By Philip van Doorn, MarketWatch
Even though the concept isn’t new, “cloud” is a buzzword that IT executives can’t get enough of.
The latest executive is Ginni Rometty, CEO of IBM.
IBM is paying a 63% cash premium for Red Hat, which smacks of desperation. We’ll list as many cloud companies as we can, below, to find other potential takeout targets.
“Cloud computing” means sharing computer resources over the internet to improve efficiency while enhancing collaboration. It has simplified the management of network functions for countless companies. One might say that almost any large company with workers in more than one location had better make use of cloud computing, and just about every large technology company is making use of cloud services.
In fact, way before it agreed to pay the whopping premium to acquire Red Hat , International Business Machines /zigman2/quotes/203856914/composite IBM +1.11% was already highlighting its cloud activities at the top of the business description in its 2017 annual report .
The company said the “IBM Cloud is uniquely ... built for all applications,” as well as “artificial intelligence (AI)-ready,” and is “secure to the core.”
So according to the company, IBM already had its cloud act together. It also has emphasized its overall strength in AI, “cognitive solutions,” and helping “clients and developers across multiple industries to use blockchain to transform how business is done in areas such as banking and financial services and supply chain.”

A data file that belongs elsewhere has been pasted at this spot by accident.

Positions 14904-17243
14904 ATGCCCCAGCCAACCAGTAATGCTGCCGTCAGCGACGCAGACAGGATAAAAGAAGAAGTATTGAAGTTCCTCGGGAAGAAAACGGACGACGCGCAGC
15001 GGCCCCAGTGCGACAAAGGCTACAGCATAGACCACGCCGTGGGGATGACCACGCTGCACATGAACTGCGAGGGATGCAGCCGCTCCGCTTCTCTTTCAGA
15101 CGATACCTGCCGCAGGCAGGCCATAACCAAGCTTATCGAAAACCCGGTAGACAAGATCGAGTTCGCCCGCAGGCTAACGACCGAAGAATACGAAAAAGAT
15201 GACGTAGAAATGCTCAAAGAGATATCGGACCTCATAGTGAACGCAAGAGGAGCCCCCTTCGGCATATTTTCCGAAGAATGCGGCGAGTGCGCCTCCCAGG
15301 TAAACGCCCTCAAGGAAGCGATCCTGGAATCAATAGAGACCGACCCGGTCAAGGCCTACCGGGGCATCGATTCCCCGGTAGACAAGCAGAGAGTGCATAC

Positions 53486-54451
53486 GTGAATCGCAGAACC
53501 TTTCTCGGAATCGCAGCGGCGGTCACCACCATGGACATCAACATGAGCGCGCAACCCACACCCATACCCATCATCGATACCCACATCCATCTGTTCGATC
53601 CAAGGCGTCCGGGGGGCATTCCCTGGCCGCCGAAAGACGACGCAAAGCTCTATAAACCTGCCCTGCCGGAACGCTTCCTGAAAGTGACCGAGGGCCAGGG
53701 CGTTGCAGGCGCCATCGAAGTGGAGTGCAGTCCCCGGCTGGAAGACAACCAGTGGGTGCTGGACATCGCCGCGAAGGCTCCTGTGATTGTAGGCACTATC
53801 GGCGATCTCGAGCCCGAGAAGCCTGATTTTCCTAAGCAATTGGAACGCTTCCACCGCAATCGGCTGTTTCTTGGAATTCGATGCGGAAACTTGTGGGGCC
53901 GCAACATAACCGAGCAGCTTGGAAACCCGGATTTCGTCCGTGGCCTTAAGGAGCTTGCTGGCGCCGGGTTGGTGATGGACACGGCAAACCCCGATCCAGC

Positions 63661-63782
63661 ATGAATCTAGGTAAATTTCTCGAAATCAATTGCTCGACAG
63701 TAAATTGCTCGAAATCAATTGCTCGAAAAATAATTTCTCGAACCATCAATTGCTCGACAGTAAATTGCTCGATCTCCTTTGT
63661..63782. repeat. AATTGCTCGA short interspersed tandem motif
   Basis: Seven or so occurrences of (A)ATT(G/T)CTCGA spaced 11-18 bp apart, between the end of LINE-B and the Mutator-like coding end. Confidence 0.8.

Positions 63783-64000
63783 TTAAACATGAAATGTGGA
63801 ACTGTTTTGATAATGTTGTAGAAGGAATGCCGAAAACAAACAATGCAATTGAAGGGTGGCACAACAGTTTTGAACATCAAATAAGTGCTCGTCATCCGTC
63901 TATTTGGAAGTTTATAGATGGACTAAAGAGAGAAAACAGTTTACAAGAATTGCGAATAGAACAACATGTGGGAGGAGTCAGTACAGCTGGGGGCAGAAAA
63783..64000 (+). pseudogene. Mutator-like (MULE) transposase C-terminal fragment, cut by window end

The list of buzzwords is endless, and it seems IBM covers ever single one of them. And they aren’t alone.
This means it is very difficult to define “cloud companies.” The First Trust Cloud Computing ETF /zigman2/quotes/205187458/composite SKYY +2.04% had $1.75 billion in assets as of the close on Oct. 26. According to FactSet, SKYY “is the only ETF on the market that focuses on cloud computing, but its complex methodology highlights the difficulty of capturing this particular space.” Well said.
First Trust says the ETF holds shares of companies in three categories:
• “Pure-play cloud-computing companies.”
• “Non-pure-play cloud-computing companies.”
• “Technology conglomerate cloud-computing companies.” This last category includes IBM, as well as other IT giants, including Apple /zigman2/quotes/202934861/composite AAPL +2.52% , Microsoft /zigman2/quotes/207732364/composite MSFT +5.62% , Amazon /zigman2/quotes/210331248/composite AMZN -1.67% , Facebook /zigman2/quotes/205064656/composite FB -0.67% , Netflix /zigman2/quotes/202353025/composite NFLX +1.99% and Alphabet /zigman2/quotes/205453964/composite GOOG -0.57% /zigman2/quotes/202490156/composite GOOGL -0.35% .
Oracle is also included in that last group, but Daniel Newman argued last week that its “results as an emerging leader in the explosively growing cloud market are far from convincing.”
The ETF portfolio is weighted 10% for the conglomerates, while the non-pure-play cloud companies weighted by market cap among all the non-conglomerates in the portfolio, with the rest of the weighting pure-play cloud companies. “This takes SKYY far afield from our broader technology segment benchmark, tilting to mid-caps with significant sector biases,” FactSet says.